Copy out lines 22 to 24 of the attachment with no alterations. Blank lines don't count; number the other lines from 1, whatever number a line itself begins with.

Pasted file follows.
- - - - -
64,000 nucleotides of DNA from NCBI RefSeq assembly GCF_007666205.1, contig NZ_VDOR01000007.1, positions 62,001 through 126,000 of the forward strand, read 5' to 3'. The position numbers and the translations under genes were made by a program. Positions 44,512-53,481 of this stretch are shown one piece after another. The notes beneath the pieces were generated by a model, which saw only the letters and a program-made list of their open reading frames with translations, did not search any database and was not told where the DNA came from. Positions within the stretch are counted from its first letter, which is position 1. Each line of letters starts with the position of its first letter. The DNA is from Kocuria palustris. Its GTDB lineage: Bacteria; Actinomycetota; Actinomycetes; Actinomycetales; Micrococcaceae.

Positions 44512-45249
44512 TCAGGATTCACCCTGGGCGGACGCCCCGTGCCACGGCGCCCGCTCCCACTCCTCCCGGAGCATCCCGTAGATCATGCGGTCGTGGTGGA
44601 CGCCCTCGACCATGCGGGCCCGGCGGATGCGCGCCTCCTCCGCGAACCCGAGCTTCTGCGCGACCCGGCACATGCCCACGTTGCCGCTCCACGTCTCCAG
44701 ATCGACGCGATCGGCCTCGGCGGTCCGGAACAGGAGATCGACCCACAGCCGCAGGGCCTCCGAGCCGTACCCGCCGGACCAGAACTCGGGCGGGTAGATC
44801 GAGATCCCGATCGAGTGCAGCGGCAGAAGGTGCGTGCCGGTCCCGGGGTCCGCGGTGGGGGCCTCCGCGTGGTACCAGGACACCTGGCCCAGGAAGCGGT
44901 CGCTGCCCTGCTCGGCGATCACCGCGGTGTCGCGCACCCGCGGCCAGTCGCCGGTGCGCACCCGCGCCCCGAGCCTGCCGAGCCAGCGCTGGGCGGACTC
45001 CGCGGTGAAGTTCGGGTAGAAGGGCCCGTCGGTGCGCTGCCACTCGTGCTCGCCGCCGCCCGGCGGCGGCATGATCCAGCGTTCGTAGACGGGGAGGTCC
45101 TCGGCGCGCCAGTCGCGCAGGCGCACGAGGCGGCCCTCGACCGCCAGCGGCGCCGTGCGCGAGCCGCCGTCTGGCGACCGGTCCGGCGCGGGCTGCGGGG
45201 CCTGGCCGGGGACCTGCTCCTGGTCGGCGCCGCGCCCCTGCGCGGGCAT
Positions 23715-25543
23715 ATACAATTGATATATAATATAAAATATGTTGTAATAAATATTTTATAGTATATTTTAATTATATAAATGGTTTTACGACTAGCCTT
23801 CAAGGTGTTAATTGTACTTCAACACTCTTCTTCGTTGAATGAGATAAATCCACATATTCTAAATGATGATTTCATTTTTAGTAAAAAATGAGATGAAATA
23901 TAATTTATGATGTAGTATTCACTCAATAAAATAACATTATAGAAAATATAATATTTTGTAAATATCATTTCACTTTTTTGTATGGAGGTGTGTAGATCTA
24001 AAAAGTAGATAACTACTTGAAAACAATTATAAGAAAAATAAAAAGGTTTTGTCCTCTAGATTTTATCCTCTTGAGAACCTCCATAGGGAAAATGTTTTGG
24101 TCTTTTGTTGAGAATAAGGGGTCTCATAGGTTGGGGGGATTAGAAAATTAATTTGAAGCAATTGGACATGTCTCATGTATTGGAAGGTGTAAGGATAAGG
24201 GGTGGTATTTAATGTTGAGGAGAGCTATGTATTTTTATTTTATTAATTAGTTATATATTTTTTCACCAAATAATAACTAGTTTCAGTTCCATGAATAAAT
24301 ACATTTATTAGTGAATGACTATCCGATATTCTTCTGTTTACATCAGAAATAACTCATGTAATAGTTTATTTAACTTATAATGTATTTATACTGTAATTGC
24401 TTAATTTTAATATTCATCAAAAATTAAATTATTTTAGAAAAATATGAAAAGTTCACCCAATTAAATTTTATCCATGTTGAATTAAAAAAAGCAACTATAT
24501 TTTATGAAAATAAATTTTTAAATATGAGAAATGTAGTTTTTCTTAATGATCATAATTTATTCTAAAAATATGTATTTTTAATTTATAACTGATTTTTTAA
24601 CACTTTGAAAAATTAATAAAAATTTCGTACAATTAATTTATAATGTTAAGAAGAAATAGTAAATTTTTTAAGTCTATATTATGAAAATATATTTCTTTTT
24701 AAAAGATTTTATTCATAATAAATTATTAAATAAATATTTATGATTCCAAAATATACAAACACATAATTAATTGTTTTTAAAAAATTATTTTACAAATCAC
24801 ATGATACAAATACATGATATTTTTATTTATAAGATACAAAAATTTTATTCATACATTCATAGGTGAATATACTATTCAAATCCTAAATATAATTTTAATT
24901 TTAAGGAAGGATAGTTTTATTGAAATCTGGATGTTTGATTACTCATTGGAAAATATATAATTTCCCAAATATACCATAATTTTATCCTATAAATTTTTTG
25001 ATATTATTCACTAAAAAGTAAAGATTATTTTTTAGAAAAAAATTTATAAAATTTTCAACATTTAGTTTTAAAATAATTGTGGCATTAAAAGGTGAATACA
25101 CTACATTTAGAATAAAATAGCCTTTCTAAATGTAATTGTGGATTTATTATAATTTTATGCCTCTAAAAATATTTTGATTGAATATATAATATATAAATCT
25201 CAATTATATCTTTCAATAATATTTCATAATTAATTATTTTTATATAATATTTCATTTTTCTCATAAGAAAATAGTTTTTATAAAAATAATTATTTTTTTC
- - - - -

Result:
24701 AAAAGATTTTATTCATAATAAATTATTAAATAAATATTTATGATTCCAAAATATACAAACACATAATTAATTGTTTTTAAAAAATTATTTTACAAATCAC
24801 ATGATACAAATACATGATATTTTTATTTATAAGATACAAAAATTTTATTCATACATTCATAGGTGAATATACTATTCAAATCCTAAATATAATTTTAATT
24901 TTAAGGAAGGATAGTTTTATTGAAATCTGGATGTTTGATTACTCATTGGAAAATATATAATTTCCCAAATATACCATAATTTTATCCTATAAATTTTTTG